Factors that will be used to design a managed grazing plan will include recovery periods, graze periods, stocking rates and season of use, among many others.
It's important to have a grazing plan. Recovery periods, also known as rest periods, should be adjusted with changes in plant-growth rates throughout the year. During slow growth, recovery periods should be long with short grazing periods and vice versa. This allows managers to take advantage of livestock's selective grazing behavior while maintaining adequate recovery time for plants.
"Eight to 10 paddocks can stop overgrazing," says Pratt, "But it isn't enough to get the graze periods short enough for top animal performance."
Pratt suggests 16 paddocks or more may be needed to keep performance high. Number of paddocks needed in each circumstance will vary with animal numbers and amount of forage available.
As with graze and recovery periods, stocking rates should be fluctuated to match seasonal changes in pasture carrying capacity. Matching the forage supply to the herd's requirement will help prevent overgrazing. Consolidating herds and using increased stocking density increases "herd effect," improving pasture conditions and promoting more uniform grazing.
It is important to note, even in the most well-designed, managed grazing systems, sometimes overgrazing still occurs.
"Expect to make mistakes," says Pratt. "You will get the recovery period too long or too short, more likely. You will get the graze period wrong at times. You will graze some places harder than you want or than you expected."
"That's OK as long as you learn from your mistakes," Pratt adds. "And do your best to avoid making them a fourth or fifth time."
To help things go right the first time around, Pratt suggests producers lay their economic and financial foundation first.
"Know your margins," he says. "Keep overheads low. Know the turnover you need. Monitor cash flow. Make sure you put your capital in things that make money, not fixed assets."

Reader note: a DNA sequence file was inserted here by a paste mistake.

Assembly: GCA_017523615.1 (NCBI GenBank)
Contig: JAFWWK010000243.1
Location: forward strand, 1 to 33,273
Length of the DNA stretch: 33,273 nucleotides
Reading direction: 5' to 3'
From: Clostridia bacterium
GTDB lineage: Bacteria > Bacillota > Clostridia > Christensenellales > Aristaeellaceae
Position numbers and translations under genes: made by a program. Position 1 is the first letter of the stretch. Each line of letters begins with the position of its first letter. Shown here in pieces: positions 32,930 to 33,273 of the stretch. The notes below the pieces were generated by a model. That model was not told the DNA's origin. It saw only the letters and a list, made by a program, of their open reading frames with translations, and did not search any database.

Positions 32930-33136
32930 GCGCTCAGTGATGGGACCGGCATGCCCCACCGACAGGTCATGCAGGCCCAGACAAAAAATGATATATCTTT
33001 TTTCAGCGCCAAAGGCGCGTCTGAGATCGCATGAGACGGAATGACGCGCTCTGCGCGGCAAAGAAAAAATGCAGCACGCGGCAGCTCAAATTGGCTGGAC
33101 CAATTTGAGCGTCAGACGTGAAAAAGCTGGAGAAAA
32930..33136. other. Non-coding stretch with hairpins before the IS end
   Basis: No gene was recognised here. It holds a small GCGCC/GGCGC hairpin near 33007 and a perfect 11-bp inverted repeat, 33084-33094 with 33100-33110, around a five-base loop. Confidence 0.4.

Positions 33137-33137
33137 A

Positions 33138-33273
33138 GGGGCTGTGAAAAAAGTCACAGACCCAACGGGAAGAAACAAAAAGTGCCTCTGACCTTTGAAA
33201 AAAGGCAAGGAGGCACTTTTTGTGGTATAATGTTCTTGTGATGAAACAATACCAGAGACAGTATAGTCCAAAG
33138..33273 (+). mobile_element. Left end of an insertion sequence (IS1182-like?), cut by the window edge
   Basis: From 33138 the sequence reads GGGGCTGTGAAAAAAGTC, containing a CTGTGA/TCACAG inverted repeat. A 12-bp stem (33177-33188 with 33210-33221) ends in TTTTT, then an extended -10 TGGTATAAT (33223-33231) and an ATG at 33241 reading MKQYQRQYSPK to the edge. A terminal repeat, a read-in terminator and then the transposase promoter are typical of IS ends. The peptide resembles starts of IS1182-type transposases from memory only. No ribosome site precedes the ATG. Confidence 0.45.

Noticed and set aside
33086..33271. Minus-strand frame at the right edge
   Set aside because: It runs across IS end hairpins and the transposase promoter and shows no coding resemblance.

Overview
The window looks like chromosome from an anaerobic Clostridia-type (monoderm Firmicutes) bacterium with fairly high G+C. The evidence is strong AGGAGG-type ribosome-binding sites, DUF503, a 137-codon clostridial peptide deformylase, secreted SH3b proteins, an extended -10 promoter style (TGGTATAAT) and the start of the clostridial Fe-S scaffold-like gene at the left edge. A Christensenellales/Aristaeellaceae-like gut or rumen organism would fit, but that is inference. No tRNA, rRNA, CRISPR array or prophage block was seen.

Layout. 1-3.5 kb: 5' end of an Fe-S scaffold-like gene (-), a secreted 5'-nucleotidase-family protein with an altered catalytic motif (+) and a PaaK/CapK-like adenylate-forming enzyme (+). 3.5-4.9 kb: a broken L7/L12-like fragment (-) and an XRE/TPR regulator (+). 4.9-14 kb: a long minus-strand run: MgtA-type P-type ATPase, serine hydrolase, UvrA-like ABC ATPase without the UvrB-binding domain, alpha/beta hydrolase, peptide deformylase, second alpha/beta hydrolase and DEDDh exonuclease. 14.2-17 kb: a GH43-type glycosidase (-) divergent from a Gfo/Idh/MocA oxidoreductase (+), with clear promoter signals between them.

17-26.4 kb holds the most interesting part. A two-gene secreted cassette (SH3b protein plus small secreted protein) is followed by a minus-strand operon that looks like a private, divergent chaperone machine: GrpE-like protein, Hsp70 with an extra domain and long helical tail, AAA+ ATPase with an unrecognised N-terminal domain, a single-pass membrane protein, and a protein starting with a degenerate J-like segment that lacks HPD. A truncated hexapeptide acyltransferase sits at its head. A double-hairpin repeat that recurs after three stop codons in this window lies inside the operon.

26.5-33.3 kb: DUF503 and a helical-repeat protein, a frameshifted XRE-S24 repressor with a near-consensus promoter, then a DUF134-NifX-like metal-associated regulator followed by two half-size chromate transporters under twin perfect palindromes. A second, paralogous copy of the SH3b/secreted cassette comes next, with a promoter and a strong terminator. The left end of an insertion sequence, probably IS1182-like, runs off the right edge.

Additionally, producers should create enterprise mixes that allow for easy destocking annually and seasonally in cases such as drought.
On the management front, Bishopp offers the following suggestions to avoid an overgrazing situation:
Have feed on-hand or stockpiled in the spring so you are not forced to graze too early. Use a grazing chart to plan out a rotation. Monitor grass growth and rainfall. Maintain proper pasture residuals for your area. Use your "gut instinct" on pasture management decisions in dry weather conditions. Have a contingency plan in place before you need it. It is important to realize mistakes such as overgrazing are a reality. But, with good planning and proper grazing management, pastures can be healthy and productive ensuring grazing livestock are also healthy and productive. Producers with sound grazing management strategies in their arsenals will be better prepared to deal with these issues when they arise.
Authored by Jesse Bussard, an agricultural writer based in Bozeman, Montana.
Grazing planning worksheets recommended by Bishopp may be downloaded here: http://cnyrcd.squarespace.com/planned-grazing-participants
Many NRCS and university grazing planning spreadsheets are available on the web as well. Contact your local NRCS grazing specialist or university extension forage specialist for more information.
Ranching For Profit website: http://www.ranchmanagement.com/
Troy Bishopp's website: http://www.thegrasswhisperer.com/